In Search of Muhammad-bin-Tughluq

Muhammed-bin-Tughlaq, often dismissed as a mad genius, was undoubtedly the most learned emperor of the Sultanate era, having mastery over Persian, Arabic, Turkish & Sanskrit & had a knack for original ideas far ahead of his times. His decisions -bold as they were – failed in implementation, coupled with widespread famine and rebels all around, did not help him either.

From Ibn Batuta (IB)’s Rihla, one can get a day to day account of Tughlaq’s court, where IB had received the post of Chief Judge at an unbelievably high salary – considering IB’s indistinguishable background; that shows the emperor’s legendary xenophilia : his quest for reverse brain-drain in those times where foreigners were literally weighed with gold to attract them to the Sultan’s court.

The Engine-house of Muhammed-bin-Tughlaq’s vast pan-India empire now reduced to dust and rubble, is traceable by its only remaining structure and reading of historical accounts like that by the Moroccan traveler-par-excellence: Ibn Battuta or IB who stayed in Delhi for almost 8 years during Muhammed’s regime.

Although helped by IB’s palace guide book written some 700 years ago ( except perhaps the pin code! ) it was difficult to imagine where exactly the sacred Hall of Thousand Columns , made intricately of wood once stood – amid the present scene of general destruction and the fast approaching all-around encroachments.

The first gate to the vaulted palace in his New Delhi, IB says in his Rihala, was the elephant gate where mass executions  by trained elephants and a battery of executioners was a daily ritual, followed by a domed vestibule, then by a 13-bay north gate, followed by a hypothetical audience hall, then finally the Hall of Thousand Columns where the Emperor sat and ruled.

We do not find any criticism of Muhammad from IB’s rihala, except that he was concerned with the Sultan being too free with blood-letting and violence. IB was not the one to complain ( except to report a severe boil on his bum) against the sugar-daddy of the Emperor who had bestowed such lavish arrangements for him, and whose empire spread from the mangrove swamps of Bengal to the southern tip of Kerala . Never had any emperor managed to rule such a vast swath of land, before the Mughals.

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The octagonal turret with its leaning walls- is the best preserved symbol of Tughlaq’s Vijay Mandal : his New Delhi of those times. Daulatabad would be an administrative capital whereas Delhi would remain his military capital : that was his plan – well thought out in strategy, but poorly executed.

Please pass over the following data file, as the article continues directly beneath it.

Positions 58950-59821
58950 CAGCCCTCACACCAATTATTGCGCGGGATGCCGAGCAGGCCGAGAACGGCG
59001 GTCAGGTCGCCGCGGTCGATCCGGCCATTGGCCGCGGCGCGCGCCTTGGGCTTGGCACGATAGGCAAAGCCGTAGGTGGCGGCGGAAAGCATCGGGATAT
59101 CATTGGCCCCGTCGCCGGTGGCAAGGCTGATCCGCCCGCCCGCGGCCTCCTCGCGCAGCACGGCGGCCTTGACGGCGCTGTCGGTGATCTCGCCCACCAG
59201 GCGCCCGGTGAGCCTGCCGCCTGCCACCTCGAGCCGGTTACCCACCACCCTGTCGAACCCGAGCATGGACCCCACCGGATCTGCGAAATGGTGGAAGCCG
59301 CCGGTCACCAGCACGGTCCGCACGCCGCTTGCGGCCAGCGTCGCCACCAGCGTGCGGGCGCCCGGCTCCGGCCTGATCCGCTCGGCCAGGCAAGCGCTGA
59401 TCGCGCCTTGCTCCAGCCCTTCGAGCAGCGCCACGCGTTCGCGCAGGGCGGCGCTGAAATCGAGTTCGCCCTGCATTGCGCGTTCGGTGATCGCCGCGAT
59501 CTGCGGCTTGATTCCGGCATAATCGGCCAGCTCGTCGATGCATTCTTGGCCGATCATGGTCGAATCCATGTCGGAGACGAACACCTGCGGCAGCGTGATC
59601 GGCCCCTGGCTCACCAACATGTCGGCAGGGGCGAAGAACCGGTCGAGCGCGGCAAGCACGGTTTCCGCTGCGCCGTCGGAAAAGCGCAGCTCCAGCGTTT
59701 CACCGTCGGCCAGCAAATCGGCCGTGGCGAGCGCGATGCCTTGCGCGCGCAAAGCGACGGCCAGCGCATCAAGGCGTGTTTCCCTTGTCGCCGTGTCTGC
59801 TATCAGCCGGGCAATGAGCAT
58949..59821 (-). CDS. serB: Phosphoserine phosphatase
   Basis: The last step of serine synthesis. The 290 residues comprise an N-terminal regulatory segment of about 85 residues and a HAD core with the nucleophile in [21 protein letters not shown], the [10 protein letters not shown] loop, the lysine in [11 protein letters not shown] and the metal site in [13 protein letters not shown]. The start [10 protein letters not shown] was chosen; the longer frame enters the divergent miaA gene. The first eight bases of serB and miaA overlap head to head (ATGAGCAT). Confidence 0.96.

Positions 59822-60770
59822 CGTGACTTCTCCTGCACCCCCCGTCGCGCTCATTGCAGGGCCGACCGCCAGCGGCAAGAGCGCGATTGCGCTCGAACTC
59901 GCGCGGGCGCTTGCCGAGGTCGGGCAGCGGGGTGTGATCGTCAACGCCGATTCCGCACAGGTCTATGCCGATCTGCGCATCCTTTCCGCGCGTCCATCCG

The hunched and sunken shape of the genius king gets etched in mind, when one reads IB’s final description of him: one night, the emperor climbed over to the roof of his palace, and looked over the old Delhi of Qutub that he had ordered to be vacated: and not finding a single light, not a single lamp or smoke, he said “I am at last at peace with myself”

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Begumpur Mosque – looks as if a mirror copy of the beautiful mosques of Bukhara: except the glazed blue tiles! Its unusual design of a Ripple of Eggs is said to be of Iranian origin, and the mosque had played a major role as a social community hub through ages. This is one of seven mosques built by Juna Shah Telengani, prime minister of Feroz Shah Tughlaq, who -being a convert from his Hindu lineage- seems to be making an effort to prove his allegiance to his new religion. An alternate viewpoint cite its closeness to Vijaya Mnadal complex, to suggest that it was constructed by Muhammad bin Tughlaq only.

Khirki mosque : as if nine crates of eggs of some ancient bird has been neatly placed around with four square openings. Made of Delhi Quartz stones, available from the local Aravali hills,the militaristic design – devoid of the fine Mughal architectural decorations – forces one to see and appreciate the pattern in the stones: the ripple of the cupolas, the symmetry of the beams and arches ..all in stark naked solid stones without a single decoration. Shafts of lights fall through the four openings making the inter-play of the stones and shadows. At places, the ground floor prayer hall , looks pitch dark even with the natural indirect lighting.

Satpula barrage, used to control water flow of Yamuna’s tributary , with sluice gates, with provision for wooden  gates controlled from top. All  but two gates at either extreme end had controllable gates, the two believed to be left open all the time for fishes to swim upstream.

This walk was led by Sohail Hashmi of ‘Delhi Heritage Walks with Sohail Hashmi’

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Ref:

http://kafila.org/2009/09/17/the-khirki-and-the-begumpur-mosques/ by Sohail Hashmi

The Hall of Thousand Columns by Tim Mackintosh-Smith.

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